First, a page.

De Villiers Faces Major Challenges. . . Zimbabwe Seek Spot At 2019 World
It was certainly one of the more surprising appointments of 2018 when Peter De Villiers was announced as Zimbabwe’s new head coach in February.
His considerable task is to guide the country to their first Rugby World Cup since 1991 and only their third overall.
De Villiers hasn’t coached internationally since 2011, when South Africa were beaten at the quarter-final stage of the World Cup by Australia.
But his pedigree is without question, he won a Test series against the British and Irish Lions 2-1 in 2009, along with the Tri-Nations title the same year, beating the All Blacks three times.
One of the biggest challenges De Villiers faces with Zimbabwe is to expand the pool of players available to him. But it’s not at the top table where De Villiers can dine when it comes to recruiting talent; one of those called up is England-based player Dylan Baptista, a winger who plays for Tottonians in the London 1 South league – the sixth tier of English rugby. Another is South African-born Johan Stander, who plies his trade for Cape Town club side, False Bay.
There is an Irish flavour too, Brian du Toit was in the Ireland Club international squad in 2016 while playing for Dublin University and is called up by Zimbabwe for the first time. His older brother Peter du Toit is a former Ireland Under 20 scrum-half, who was on the books at Leinster and won All Ireland League titles with Clontarf in 2014 and 2016 — the second of which was alongside Ireland Grand Slam winner Joey Carbery. He’s already earned senior honours for Zimbabwe and was part of the team which failed to reach the 2015 World Cup and is back again for his second attempt to qualify. They’re eligible to play for the Sables because of a Zimbabwean father, but have lived in Ireland from a young age.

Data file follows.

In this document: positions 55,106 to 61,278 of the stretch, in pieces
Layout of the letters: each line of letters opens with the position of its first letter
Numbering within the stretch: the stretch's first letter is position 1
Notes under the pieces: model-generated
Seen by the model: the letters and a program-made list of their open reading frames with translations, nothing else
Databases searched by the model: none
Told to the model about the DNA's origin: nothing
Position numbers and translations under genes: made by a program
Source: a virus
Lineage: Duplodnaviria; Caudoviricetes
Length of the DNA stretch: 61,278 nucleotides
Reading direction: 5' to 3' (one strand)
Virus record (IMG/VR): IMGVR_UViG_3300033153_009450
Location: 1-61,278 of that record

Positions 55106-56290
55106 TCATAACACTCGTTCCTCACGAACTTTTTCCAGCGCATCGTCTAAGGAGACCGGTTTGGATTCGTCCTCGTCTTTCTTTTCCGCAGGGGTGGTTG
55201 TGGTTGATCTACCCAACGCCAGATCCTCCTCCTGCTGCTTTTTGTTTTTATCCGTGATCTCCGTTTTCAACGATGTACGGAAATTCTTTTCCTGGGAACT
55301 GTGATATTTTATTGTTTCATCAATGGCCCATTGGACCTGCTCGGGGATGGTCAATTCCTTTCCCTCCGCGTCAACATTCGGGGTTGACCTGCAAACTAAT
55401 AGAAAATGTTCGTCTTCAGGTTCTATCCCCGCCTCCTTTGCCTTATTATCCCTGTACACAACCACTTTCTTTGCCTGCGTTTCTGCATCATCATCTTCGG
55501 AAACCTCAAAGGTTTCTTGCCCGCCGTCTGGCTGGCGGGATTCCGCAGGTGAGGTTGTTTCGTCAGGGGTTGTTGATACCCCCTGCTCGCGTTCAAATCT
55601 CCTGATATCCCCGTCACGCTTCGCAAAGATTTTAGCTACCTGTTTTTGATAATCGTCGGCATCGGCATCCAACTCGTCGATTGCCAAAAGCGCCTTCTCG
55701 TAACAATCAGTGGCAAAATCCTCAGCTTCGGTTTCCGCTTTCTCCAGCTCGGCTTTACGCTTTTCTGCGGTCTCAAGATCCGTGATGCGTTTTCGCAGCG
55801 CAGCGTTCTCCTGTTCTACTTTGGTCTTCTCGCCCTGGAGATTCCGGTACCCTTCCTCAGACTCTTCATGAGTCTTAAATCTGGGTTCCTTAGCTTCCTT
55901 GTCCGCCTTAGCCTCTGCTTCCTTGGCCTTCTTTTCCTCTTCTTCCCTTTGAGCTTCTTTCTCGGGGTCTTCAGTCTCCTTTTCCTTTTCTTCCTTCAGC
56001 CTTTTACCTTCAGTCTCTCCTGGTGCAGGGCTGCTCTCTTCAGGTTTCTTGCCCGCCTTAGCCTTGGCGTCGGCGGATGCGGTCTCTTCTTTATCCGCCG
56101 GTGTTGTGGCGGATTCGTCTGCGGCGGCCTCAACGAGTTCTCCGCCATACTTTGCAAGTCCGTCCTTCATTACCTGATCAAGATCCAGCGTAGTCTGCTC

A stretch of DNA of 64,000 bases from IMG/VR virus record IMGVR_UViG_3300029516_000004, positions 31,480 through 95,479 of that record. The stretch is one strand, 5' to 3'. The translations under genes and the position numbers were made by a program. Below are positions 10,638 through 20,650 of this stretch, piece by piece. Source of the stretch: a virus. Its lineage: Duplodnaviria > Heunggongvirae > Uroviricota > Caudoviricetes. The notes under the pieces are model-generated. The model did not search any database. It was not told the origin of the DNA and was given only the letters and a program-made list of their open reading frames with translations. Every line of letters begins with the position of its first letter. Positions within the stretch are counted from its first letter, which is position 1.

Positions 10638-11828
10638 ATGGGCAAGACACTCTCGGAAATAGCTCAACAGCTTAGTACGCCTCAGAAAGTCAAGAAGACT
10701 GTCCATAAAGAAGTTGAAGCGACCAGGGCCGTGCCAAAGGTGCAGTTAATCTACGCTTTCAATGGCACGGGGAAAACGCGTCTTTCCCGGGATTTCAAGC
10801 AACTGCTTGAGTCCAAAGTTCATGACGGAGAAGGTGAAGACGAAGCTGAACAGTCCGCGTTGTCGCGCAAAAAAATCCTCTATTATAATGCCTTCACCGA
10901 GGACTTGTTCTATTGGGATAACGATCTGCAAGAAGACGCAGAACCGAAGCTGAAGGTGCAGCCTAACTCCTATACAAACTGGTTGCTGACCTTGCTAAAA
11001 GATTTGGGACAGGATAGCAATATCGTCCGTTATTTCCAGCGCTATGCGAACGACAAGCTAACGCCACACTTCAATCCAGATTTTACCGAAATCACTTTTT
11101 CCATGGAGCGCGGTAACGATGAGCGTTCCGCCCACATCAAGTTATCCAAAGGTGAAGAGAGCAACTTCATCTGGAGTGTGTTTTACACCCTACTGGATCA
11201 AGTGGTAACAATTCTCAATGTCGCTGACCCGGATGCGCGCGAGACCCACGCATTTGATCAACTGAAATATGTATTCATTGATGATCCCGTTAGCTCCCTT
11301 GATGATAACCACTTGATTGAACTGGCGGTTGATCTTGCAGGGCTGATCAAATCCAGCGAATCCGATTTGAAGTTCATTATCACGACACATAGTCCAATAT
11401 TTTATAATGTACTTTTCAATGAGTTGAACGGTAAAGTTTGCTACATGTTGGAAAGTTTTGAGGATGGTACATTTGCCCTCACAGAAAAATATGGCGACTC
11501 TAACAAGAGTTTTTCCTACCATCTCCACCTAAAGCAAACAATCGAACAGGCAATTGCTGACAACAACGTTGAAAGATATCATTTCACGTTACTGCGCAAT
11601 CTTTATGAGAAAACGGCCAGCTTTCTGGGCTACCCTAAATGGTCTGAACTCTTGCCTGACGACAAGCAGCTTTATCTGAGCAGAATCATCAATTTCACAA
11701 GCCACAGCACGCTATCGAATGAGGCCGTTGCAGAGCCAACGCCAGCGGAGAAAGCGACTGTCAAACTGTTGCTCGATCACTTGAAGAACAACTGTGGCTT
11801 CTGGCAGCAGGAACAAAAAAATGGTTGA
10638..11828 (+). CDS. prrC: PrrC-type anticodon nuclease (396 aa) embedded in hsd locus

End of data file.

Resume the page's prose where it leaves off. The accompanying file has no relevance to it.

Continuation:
De Villers will get a chance to assess his eclectic collection of players today when a Zimbabwean invitational side called Zambezi Steelers, which also features former All Blacks forward Rodney So’oialo, faces South Africa’s Blue Bulls in Harare in an exhibition match.
“A lot of excitement in me, we just finished our final preparation for our first game. I can’t wait to get to the field, with all this trust in the players. I am looking to see them going on the field and showcase their talent,” said De Villiers.
De Villiers used the match against Zambezi Steelers on Saturday to prepare for the Africa Gold Cup, which acts as a qualifying tournament for the 2019 World Cup. There are six teams vying for the Gold Cup title, Zimbabwe, reigning champions Namibia, 2017 runners-up Kenya, Tunisia, Uganda and Morocco, the winners of the Silver Cup. Zimbabwe start the tournament with a match against Morocco on June 16.
Last year Zimbabwe had a disastrous Africa Gold Cup, registering just one win, against Senegal, and slumping to defeats to Namibia, Kenya, Uganda and Tunisia. A drastic turnaround in fortunes is required in order to reach Japan, as only the champions advance.
Zimbabwe’s biggest threat is likely to come from Namibia, who have qualified for the last four Rugby World Cups and are coached by the experienced Phil Davies, the Welshman who as director of rugby took Leeds RFC from National League Division Four to the Premiership and playing in Heineken Cup.
There is an added incentive for De Villiers to reach the World Cup as the Africa 1 winners would come up against South Africa and the All Blacks in Pool B, along with Italy and the Repechage winner. De Villiers won’t be looking that far ahead yet, he has immediate issues to address. — RugbyPass.com.